“I want to marry this country,” I said.
“It’s a good country,” Hand said.
“I want to spend a lifetime here.”
“I could do it.”

And my mind leaped ahead, skipping and whistling. In the first year I’d master French, the second year join some kind of traveling medical entourage, dressing wounds and disseminating medicine. We’d do inoculations. We’d do birth control. We’d hold the line on AIDS. After that I’d marry a Senegalese woman and we’d raise our kids while working shoulder to shoulder — all of us — at the clinic. The kids would check people in, maybe do some minimal filing — they’d do their homework in the waiting room. I’d visit America now and then, once every few years, in Senegal read the English-speaking papers once a month or so, slow my rhythm to one more in agreement with the landscape here, so slow and even, the water always nearby. We’d live on the coast.
“Sounds good,” said Hand.
“But that’s one lifetime.”
“But while I’m doing that one I’d want to be able to have done other stuff. Whole other lives — the one where I sail —”
“I know, on a boat you made yourself.”
“Yeah, for a couple years, through the Mediterranean, the Red Sea, the Caspian Sea.”
“Do only seas. No oceans.”
“Yeah but —”
“Can you sail? You can’t sail. Your brother sails, right?”
“Yeah, Tommy sails. But that’s the problem. It could take years to get good enough. And while doing that, I’m not out here with my Senegalese wife. And I’m definitely not running whitewater tours in Alaska.”
“So choose one.”
“That’s the problem, dumbshit.”
We passed two more white people on ATVs.
“You know quantum theory, right?”
This is how he started; it was always friendly enough but —
“Sure,” I lied.
“Well there’s this guy named Deutsch who’s taken quantum theory and applied it to everything. To all life. You know quantum theory, right? Max Planck?”
“Go on,” I said. He was such a prick.
“Anyway,” he continued. “Quantum physics is saying that atoms aren’t so hard-and-fast, just sitting there like fake fruit or something, touchable and solid. They’re mercurial, on a subatomic level. They come and go. They appear and disappear. They occupy different places at once. They can be teleported. Scientists have actually done this.”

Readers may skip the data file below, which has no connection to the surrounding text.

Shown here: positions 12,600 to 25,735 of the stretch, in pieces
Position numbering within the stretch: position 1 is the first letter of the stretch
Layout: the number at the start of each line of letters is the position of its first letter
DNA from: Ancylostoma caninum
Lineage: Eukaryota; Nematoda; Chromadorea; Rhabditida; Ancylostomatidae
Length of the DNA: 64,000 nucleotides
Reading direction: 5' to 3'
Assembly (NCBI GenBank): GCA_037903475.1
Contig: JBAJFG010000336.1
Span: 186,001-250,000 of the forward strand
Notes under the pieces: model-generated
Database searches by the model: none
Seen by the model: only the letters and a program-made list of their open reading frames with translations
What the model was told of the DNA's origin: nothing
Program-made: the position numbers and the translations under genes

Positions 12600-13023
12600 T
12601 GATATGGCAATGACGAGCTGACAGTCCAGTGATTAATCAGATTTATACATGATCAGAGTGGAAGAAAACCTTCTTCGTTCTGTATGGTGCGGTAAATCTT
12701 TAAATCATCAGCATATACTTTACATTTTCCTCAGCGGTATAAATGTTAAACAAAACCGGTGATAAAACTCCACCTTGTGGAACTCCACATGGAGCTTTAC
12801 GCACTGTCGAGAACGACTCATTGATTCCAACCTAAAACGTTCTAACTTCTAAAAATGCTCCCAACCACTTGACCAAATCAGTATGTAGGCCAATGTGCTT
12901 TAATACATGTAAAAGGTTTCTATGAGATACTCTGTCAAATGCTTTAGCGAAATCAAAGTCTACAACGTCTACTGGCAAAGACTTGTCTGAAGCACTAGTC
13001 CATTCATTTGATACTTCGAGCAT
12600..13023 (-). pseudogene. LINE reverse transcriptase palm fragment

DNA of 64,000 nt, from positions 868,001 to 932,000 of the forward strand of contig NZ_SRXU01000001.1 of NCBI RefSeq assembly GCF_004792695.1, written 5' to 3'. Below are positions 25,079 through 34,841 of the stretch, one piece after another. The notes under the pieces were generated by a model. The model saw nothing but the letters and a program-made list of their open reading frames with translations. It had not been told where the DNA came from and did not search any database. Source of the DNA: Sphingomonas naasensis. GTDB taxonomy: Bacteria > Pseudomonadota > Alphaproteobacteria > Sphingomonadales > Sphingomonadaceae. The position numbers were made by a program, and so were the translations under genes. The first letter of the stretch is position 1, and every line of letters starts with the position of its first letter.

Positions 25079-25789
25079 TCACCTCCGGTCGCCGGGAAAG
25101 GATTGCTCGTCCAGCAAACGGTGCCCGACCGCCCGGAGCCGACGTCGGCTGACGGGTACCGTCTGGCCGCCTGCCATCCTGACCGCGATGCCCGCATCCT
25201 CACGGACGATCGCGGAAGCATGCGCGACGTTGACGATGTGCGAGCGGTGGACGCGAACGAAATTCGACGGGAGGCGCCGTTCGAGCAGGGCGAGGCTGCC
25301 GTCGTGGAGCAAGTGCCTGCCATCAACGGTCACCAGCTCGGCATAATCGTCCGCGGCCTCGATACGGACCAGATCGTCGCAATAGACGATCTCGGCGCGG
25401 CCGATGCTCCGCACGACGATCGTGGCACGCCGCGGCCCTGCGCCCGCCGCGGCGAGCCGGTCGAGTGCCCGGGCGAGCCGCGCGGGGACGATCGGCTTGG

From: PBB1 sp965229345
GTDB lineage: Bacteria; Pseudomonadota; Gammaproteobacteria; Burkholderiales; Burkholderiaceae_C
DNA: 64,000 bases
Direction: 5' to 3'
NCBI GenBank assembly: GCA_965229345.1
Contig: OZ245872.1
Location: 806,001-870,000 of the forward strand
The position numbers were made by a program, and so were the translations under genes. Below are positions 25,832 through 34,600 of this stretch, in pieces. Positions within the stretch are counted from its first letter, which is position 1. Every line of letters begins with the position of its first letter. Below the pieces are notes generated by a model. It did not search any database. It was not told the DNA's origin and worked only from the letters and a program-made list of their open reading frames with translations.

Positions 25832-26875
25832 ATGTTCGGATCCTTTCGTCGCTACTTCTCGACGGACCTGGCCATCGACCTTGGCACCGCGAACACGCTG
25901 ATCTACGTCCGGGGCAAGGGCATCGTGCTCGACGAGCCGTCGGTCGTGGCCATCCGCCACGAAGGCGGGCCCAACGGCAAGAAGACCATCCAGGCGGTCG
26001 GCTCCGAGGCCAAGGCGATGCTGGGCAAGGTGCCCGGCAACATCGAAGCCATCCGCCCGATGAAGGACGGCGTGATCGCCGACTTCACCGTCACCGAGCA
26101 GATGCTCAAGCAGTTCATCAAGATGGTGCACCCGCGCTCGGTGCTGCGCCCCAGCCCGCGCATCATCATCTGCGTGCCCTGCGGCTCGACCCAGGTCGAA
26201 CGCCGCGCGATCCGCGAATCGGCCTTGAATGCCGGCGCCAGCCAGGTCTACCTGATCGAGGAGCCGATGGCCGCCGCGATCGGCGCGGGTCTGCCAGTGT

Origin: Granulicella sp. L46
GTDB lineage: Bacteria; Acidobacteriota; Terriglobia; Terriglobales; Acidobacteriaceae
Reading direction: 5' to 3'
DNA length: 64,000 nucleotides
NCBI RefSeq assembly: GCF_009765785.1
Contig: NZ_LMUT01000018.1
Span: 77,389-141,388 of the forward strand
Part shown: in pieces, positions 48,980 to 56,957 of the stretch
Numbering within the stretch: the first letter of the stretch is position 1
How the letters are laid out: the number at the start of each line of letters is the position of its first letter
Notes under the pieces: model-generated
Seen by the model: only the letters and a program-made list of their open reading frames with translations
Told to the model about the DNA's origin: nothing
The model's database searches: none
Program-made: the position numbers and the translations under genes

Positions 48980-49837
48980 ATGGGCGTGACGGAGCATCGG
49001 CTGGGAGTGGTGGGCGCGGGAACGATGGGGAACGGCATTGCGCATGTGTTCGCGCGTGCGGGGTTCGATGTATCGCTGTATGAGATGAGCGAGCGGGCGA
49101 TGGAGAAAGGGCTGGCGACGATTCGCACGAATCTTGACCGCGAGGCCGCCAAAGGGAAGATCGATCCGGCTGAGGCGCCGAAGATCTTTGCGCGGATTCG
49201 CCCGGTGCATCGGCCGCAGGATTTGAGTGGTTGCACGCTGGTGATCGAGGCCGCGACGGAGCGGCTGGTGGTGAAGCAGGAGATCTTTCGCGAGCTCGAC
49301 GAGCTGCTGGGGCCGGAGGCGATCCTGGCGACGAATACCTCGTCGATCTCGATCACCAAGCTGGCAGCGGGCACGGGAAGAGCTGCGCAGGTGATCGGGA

“They’ve teleported atoms.”
“Yeah. Of course.”
No one tells me anything.
“I can’t believe I missed that,” I said.
“They also slowed the speed of light.”
“I did hear that.”
“Slowed it to a Sunday crawl.”
“That’s what I heard.”

We drove as the sky went pink then barn red, passing small villages emptying in the night, people standing around small fires.

Hand went on, gesturing, driving with his knees: “So if these atoms can exist in different places at once — and I don’t think any physicists argue about that — this guy Deutsch argues that everything exists in a bunch of places at once. We’re all made of the same electrons and protons, right, so if they exist in many places at once, and can be teleported, then there’s gotta be multiple us’s, and multiple worlds, simultaneously.”
“That’s the multiverse.”
“Oh. That’s a nice name for it.”

“So about the multiverse,” I said.
“It’s irrelevant. Who cares how many universes or planets there are when they don’t intersect?”
“Who said they don’t intersect?” he asked.
“Do they?”
“I don’t know. I haven’t read anything about that. But the thing you’d like is that with the multiverse, you have basically every option you want — really, every option you’ll ever see or imagine — and one of your selves somewhere has taken that option. Pretty much every life you lead would conceivably be lived by one of your shadow selves. Maybe even after you die.”
“But it’s useless,” I said, “if you don’t share any consciousness.”
“Sure, I know. But then again, maybe we’re not dying. If you combine the quantum physics paradigm with the idea of the subjectivity of time, we’re basically all alive in a thousand places at once, for a neverending present.”

It did sound appealing. Consciousness or not, to be alive, always, somewhere. And what about dreams? That’s got to figure in — but what I wanted, really, was every option, simultaneously. Not in some parallel and irrelevant universe, but here. I wanted to stop and work at the field hospital and fall in love with the local beauty, but also be home in a week so I could do so many other things, fifty life-directions all seemed equally appealing and possible — shark wrangler! Whatever happened to training to be a goddamned shark wrangler?